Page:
What sort of credentials does your designer need to have?

Cheryl Kees Clendenon Business, In Detail Says 23 Comments

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Ok, I am going to keep this short (as I can anyway) because really want to hear from YOU.

Full disclosure: I have no letters after my name. I have a couple of last names I have collected over the years….if that counts for anything but am not a licensed interior designer, nor a certified kitchen designer nor do I claim any other appellations. (I really am thinking about putting DGD after my name and then see how many people ask me about it…I wonder if this is illegal…?)

I even confess to all that I switched majors in college  from Interior Design to Fine Arts. Why? The school of interior design bored the hell out of me. I actually think my fine arts studies enhance my design abilities and certainly has a strong relevance to my concept of space. But, same college of studies but different degree. Does it matter?

I am honest to all clients and to anyone else who cares. I simply say, please look at my portfolio and call any of my references. My work speaks for itself and my clients are gracious enough to add the postscript.

To me, this is what matters but I realize to some, this is not enough.

In Florida, you cannot practice interior design for commercial projects unless you are licensed by the state and have passed the NCIDQ exam. I have a very talented Interior Designer who works with me who is licensed. But, she tells me all the time that what she learned in school is NOT what makes her good at what she does. I think no one will argue much that this is true of many professions.

I really wish I had trained to be an architect. But, I paid for my own education and I was lucky to carve out an undergraduate degree while working full time.While I fully support anyone at my shop who wants to pursue more education and to get certified by the NKBA, I have chosen not to pursue it. I think it is a fine program but I simply do not need it. And honestly, when would I have the time to study then take the test?

And ok, here is the bada bing: I simply think there are really talented design folks out there who maybe don’t have any sort of formal degree! Oh My! There I said it! The question is who is the right designer for YOU and your specific needs?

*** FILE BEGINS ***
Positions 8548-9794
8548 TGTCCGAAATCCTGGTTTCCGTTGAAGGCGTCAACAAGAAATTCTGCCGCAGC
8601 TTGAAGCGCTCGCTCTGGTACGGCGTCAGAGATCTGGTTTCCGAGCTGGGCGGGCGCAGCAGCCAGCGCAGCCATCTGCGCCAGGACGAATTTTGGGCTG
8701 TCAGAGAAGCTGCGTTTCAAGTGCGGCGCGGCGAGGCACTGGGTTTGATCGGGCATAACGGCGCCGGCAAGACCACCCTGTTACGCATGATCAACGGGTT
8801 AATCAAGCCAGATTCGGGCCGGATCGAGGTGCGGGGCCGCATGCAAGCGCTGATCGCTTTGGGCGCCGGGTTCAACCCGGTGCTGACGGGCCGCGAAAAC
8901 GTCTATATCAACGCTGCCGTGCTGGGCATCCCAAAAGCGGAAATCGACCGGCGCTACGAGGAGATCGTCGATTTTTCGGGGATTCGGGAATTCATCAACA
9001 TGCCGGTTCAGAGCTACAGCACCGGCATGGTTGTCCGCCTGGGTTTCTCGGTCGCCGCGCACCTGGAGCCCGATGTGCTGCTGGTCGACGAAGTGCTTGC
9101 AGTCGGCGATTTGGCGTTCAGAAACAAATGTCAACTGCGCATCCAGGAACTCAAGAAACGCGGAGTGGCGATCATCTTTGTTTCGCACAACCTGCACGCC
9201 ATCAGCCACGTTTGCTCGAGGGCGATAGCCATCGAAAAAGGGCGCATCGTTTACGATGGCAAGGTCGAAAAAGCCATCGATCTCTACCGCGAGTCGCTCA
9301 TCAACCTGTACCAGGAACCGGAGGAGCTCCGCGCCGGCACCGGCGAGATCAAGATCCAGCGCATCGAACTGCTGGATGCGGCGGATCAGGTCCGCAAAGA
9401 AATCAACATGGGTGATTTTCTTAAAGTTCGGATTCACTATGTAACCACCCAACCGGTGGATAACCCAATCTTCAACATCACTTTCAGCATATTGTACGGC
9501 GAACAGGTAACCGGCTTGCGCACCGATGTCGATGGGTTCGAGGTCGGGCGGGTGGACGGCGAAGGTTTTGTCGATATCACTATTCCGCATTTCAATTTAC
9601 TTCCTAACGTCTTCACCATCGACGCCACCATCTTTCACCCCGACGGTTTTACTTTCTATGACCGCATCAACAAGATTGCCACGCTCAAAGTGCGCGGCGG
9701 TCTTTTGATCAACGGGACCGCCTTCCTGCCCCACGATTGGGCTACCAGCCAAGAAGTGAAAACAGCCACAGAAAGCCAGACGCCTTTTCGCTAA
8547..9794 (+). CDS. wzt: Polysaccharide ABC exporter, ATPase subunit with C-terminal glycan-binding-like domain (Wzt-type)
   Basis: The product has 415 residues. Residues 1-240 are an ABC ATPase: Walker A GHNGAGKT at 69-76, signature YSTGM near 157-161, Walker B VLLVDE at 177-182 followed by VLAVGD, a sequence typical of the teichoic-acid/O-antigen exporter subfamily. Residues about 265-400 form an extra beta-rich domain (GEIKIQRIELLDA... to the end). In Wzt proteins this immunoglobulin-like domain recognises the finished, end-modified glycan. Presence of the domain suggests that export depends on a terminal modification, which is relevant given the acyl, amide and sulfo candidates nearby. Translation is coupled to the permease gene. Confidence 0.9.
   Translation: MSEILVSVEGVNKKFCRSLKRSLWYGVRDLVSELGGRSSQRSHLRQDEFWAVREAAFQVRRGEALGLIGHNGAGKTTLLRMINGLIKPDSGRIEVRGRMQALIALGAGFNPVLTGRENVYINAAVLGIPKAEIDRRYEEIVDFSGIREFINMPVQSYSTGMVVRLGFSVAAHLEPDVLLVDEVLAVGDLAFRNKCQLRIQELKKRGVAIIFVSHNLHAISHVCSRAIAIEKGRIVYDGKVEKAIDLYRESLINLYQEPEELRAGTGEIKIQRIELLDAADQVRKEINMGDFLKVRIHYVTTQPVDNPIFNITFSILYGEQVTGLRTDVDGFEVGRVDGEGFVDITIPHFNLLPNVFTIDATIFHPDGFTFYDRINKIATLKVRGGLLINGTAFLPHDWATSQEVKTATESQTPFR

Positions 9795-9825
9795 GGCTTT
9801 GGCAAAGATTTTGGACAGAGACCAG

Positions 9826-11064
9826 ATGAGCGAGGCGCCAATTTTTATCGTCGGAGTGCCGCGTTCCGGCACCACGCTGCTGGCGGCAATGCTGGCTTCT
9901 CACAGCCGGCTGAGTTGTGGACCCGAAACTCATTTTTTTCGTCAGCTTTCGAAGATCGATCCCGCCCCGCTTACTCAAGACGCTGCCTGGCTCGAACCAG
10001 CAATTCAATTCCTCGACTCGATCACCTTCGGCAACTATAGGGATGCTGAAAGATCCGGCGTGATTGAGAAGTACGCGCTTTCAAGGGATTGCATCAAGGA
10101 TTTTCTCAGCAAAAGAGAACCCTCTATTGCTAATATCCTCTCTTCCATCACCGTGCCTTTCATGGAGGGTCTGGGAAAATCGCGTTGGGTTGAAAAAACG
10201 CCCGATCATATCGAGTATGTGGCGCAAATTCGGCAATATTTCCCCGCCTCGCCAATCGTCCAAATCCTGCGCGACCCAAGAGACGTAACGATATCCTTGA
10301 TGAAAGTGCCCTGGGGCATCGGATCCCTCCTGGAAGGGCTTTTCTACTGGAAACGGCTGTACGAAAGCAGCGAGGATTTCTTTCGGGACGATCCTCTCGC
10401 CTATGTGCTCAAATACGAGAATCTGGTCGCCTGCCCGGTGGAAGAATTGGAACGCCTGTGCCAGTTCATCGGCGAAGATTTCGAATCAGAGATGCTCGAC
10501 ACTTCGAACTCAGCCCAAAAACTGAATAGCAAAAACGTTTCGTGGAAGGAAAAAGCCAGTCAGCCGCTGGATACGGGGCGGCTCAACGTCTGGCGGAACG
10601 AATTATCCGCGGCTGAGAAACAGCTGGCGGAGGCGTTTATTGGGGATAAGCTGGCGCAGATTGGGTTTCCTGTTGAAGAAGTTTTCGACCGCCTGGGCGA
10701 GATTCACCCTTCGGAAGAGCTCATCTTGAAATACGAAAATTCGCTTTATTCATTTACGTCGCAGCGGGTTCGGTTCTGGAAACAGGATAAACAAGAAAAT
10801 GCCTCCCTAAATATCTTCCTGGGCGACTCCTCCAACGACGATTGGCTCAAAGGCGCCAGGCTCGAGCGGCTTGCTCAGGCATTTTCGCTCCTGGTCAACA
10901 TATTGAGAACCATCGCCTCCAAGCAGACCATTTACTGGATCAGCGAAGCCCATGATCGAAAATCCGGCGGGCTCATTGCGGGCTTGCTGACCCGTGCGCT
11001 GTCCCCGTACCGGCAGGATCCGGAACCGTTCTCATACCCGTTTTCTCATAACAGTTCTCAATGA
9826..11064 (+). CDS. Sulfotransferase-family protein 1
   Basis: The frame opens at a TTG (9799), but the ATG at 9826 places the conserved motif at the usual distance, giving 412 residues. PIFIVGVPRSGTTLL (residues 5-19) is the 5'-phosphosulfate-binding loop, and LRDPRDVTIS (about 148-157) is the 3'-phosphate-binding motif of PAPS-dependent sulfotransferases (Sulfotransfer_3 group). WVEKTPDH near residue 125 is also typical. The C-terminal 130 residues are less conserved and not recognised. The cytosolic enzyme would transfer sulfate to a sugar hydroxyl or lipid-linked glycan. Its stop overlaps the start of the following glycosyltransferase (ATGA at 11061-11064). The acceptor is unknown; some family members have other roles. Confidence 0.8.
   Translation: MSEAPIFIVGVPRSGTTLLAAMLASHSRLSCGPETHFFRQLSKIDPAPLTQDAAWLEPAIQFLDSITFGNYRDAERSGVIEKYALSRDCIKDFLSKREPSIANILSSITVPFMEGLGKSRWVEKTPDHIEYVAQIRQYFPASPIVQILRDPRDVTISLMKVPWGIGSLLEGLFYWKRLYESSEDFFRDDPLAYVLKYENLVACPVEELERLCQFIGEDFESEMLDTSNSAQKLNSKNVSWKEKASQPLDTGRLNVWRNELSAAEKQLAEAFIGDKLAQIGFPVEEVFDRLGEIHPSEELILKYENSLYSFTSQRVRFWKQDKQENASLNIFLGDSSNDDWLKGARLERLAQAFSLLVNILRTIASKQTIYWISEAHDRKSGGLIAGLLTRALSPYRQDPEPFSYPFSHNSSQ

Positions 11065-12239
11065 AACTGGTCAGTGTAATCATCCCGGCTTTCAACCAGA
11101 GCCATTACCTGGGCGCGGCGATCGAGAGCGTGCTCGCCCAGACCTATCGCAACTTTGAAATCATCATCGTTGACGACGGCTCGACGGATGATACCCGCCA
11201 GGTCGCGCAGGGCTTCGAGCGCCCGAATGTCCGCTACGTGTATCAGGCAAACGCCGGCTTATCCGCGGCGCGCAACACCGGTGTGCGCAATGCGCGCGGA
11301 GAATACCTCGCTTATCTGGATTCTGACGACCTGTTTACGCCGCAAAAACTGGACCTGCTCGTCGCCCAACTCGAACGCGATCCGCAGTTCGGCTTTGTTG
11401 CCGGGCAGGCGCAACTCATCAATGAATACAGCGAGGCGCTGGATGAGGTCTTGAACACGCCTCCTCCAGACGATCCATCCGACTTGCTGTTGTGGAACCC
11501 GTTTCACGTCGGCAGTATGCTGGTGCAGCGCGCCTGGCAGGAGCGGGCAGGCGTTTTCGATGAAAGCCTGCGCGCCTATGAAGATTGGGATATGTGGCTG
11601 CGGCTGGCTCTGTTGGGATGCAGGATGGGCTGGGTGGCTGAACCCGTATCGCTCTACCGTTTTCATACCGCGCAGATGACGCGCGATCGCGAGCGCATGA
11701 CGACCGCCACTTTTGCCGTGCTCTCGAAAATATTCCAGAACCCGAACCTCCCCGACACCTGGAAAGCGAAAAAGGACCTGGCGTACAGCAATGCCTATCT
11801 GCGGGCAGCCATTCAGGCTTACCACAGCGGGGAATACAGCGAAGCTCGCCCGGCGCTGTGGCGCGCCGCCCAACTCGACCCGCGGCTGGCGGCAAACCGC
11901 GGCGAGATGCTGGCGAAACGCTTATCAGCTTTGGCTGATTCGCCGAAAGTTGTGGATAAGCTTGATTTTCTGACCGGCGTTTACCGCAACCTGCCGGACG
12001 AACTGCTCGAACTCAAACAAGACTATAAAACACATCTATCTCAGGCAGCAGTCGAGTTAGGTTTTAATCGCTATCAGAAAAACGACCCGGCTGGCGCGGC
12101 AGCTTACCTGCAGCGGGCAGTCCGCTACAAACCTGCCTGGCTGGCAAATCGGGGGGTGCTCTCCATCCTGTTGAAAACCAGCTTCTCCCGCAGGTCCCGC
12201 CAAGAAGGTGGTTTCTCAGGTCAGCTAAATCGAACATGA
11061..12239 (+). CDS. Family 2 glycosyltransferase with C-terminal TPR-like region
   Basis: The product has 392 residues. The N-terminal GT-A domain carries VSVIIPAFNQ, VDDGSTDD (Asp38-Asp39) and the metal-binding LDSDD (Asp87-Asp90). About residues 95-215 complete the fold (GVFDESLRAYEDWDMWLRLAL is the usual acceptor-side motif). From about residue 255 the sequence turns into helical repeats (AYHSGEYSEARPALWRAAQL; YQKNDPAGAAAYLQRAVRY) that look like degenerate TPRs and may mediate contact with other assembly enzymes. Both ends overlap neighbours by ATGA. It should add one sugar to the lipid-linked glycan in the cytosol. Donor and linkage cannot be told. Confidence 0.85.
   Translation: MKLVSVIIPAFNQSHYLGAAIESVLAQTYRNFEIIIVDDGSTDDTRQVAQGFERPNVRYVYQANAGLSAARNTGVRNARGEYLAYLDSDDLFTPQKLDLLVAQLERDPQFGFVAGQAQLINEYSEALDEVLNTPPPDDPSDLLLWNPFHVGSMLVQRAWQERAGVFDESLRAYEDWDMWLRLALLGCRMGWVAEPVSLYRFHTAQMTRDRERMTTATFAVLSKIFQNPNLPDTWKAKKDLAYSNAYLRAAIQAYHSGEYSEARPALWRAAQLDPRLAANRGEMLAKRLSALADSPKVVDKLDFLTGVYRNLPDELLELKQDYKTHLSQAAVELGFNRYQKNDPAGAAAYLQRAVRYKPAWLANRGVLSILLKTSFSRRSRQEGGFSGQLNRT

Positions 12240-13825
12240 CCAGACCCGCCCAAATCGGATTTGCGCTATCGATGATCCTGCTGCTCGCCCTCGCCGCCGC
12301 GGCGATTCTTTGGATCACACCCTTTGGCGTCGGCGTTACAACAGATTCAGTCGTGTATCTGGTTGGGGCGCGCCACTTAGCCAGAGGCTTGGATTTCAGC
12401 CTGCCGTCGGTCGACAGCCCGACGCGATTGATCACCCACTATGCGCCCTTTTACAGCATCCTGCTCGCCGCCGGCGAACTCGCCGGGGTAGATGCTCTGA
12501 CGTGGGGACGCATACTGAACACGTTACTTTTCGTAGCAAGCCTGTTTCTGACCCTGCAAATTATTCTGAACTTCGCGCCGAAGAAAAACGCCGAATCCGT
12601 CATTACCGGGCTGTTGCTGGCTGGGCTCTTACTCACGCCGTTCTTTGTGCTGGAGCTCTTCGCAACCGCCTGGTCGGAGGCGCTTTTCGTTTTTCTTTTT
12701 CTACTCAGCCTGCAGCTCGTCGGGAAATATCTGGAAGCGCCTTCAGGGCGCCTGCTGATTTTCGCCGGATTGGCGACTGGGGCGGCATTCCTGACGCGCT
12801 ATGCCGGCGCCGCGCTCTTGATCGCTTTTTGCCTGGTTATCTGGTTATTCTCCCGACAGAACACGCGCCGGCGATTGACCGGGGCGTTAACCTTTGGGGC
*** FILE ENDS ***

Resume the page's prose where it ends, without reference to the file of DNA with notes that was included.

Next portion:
I fully realize that designers often are drawing plans and making decisions that impact building codes and safety…and  then sometimes are simply putting really great rooms together. Here is what I think: a person considering hiring a designer of any sort, should: Check out their portfolio, interview them with specific questions to be answered about how they do business,their experience with similiar projects and how they charge for their services, google them, look them up in their local clerk of courts to make sure their business is sound, and then talk to their previous clients. Not necessarily in that order!

I have met many designers who are licensed and have passed the NCIDQ  who were not fit to design a dog house. And, I have met many certified kitchen or bath designers who do not  have a clue about executing a kitchen or bath project from start to finish…but can pass a test. And note: I am a card carrying member of the NKBA and sit on our local board.

I say the proof is in the pudding. Agree or disagree?

Comments 23

  1. great post, I agree 100%….the proof is in the pudding!!! On paper I should be flipping burgers but through good luck and effort have managed to get a lot of great experience that has been more beneficial to me than a college degree. (yeah, I’m including you!!!) I would love to read what questions YOU think a client should bring to a meeting with a designer.

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    Cara: You forget HARD WORK! Not everyone seems to get this important component to success! And you are a hard worker!

  3. you can be a LOUSY designer with all kinds of degrees and certifications. they mean nothing if you don’t have talent- it’s the talent and experience that count in my book, so i heartily agree with the premise of your post.

  4. You make some excellent points. I agree that qualifications are not the be all and end all. I’ve studied interior design and also fine art but experience and a good eye for design can’t be learnt.

  5. Somewhere along the line we became a degree-happy world in which everyone is thought to need a college degree. More than that, it is a magic talisman; got a problem, apply a degree; a degree will cure anything.

    I do think a formal education helps in that it introduces students to subjects they might not otherwise have encountered. I do not think it produces graduates who are instantly qualified to do whatever they majored in. Even a medical doctor follows his formal training with an internship.